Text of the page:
There has been cross-community condemnation after images of the late Martin McGuinness were burned on a Derry bonfire.
A board placed on the Tullyally bonfire was used to promote the Chieftain's Walk, a charity event in memory of the former Deputy First Minister, which raised funds for the Foyle Hospice and the Intensive Care Unit at Altnagelvin Hospital.
Another image appeared to be a cut-out of Mr McGuinness’s face from the same poster.
Martin McGuinness’s son, Fiachra, had a simple message for those who placed his father’s image on the pyre: “Replace Fear, Hate and Anger with Love and you will be Free.”
Deputy Chief Constable of the PSNI, Stephen Martin, also made his feelings clear via a social media post, saying: “Tonight’s bonfire in Tullyally is just as disgraceful as last night’s in Newry. Showing contempt for the deceased is despicable & very hurtful to their families.
“Whether it is Loyalist or Republican is irrelevant. These shameful displays must be unequivocally condemned by all.”
The nationalist anti-internment bonfire he mentioned in Newry had signs referencing 18 soldiers who died in an IRA bomb attack at Narrow Water, Warrenpoint, in August 1979.
Others bore the names of murdered policemen and prison officers. And an offensive message aimed at the late Willie Frazer was also included.
The Newry bonfire was denounced as “deplorable sectarian bigotry” and “not Republican” by Sinn Féin Vice President, Michelle O’Neill. Arlene Foster also labelled it a “really sick tower of hate” built by people with “bitterness and hatred in their hearts”.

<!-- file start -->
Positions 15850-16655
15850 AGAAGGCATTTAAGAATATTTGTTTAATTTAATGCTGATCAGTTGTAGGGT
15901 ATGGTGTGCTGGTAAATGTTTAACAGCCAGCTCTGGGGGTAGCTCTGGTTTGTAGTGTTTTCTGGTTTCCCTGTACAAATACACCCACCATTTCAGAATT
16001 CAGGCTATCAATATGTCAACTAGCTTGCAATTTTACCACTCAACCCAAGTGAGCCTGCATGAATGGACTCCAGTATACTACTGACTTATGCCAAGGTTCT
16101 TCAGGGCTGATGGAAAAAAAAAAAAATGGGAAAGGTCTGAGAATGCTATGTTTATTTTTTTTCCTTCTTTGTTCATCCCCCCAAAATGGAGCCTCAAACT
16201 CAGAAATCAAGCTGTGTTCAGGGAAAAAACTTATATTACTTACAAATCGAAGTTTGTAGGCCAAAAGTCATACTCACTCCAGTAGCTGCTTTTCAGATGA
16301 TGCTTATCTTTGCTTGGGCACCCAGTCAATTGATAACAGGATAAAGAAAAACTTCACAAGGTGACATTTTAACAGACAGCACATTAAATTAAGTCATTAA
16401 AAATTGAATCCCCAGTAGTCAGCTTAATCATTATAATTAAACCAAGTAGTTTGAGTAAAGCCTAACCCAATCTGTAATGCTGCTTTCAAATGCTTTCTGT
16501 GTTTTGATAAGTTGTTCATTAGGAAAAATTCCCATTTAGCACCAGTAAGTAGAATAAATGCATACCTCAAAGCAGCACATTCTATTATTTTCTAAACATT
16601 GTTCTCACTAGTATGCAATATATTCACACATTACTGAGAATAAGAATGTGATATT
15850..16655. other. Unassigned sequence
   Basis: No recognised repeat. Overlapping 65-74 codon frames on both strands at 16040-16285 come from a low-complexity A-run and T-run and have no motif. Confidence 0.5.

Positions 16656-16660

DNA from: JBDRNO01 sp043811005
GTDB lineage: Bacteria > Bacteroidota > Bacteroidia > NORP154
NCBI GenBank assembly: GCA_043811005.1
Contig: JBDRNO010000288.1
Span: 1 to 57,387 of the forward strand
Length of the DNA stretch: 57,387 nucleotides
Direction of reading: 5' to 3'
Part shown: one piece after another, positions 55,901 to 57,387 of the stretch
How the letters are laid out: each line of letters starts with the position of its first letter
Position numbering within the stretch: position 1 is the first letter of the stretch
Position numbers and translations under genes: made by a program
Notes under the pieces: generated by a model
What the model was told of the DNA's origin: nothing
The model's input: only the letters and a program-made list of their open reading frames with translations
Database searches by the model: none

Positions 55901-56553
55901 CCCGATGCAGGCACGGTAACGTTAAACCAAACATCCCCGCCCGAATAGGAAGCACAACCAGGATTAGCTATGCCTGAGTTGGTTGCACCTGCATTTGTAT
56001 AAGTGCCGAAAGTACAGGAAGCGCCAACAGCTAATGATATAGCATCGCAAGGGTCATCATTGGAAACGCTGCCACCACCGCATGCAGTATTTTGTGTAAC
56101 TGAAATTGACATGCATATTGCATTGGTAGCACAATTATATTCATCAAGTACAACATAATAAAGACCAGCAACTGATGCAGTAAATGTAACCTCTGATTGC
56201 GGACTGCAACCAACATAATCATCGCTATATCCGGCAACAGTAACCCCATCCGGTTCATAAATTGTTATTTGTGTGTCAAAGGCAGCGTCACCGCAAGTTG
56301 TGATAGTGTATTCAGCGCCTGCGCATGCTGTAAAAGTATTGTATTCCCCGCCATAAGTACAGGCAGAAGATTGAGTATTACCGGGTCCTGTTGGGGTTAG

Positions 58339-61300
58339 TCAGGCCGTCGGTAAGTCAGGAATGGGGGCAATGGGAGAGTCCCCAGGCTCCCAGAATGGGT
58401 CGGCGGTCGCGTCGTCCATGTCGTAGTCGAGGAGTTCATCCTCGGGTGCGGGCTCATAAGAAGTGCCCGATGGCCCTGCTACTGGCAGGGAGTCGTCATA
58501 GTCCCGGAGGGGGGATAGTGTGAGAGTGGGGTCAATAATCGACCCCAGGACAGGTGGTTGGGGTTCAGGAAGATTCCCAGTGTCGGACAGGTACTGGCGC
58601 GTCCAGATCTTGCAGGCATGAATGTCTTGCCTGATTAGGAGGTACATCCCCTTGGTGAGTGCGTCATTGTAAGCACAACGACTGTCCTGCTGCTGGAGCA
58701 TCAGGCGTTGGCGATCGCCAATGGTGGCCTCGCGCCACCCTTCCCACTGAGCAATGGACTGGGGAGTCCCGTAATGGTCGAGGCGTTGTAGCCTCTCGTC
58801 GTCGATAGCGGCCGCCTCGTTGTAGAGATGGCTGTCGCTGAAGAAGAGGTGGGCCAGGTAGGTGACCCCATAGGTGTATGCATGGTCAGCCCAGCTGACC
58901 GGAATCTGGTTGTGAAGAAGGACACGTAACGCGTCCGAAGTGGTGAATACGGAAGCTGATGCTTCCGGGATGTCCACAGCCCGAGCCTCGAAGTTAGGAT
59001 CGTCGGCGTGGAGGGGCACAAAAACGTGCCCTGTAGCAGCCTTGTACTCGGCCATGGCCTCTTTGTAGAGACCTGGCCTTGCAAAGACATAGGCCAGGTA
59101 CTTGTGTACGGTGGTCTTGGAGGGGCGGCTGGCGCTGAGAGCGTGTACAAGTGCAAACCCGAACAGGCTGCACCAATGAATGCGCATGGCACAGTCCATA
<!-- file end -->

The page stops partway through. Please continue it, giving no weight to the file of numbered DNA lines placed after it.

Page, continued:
Following Friday’s bonfire in Derry, Sinn Féin MLA Karen Mullan called on the leaders of political unionism to condemn the “hatemongers” who put the image of Martin McGuinness on the bonfire.
“This display is particularly sickening given that it’s a poster advertising a charity walk.
“This is the action of hatemongers intent on spreading bigotry and perpetuating sectarian divisions in our society.
“This behaviour stands in stark contrast to the work that Martin McGuinness did to build reconciliation and reach out the hand of friendship to all communities.
“It is also grossly insulting to the McGuinness family who still mourn the loss of their loved one.
“I am calling on political unionism to show leadership by condemning this display of hate and demanding an end to such sickening and sectarian hate crimes.”
In a statement to the Derry News, DUP MLA for the Foyle area Gary Middleton said
cultural traditions should be celebrated in a way that is “respectful to the cause” and also to “our neighbouring communities”.
“Over the past few weeks hundreds of events have taken place to celebrate the Battle of the Boyne and the Relief of Londonderry. The overwhelming majority of these events have been a huge success and were enjoyed by thousands of people from across Northern Ireland and beyond.
“Culture is not the burning of religious symbols, flags or posters. All communities should work to express culture in a dignified way,” he added.
Meanwhile, his party leader, Mrs Foster, posted on Twitter: “Anyone burning flags or posters on bonfires needs to wise up.
“Bonfires/beacons were lit to welcome King William III to our shores. The modern tradition of lighting a bonfire was to commemorate this.
“Bonfires should be about welcoming rather than communicating hate.”
At the weekend, Sinn Féin welcomed the contributions of Mrs Foster and Mr Middleton, with Karen Mullan MLA saying: “Sinn Féin condemn the burning of all flags, emblems, effigies and posters on bonfires. Such actions are hate crimes and must be eradicated.
“It’s welcome that unionist politicians have finally condemned the burning of all posters - it’s now time to show leadership to bring these displays of hate to an end.”
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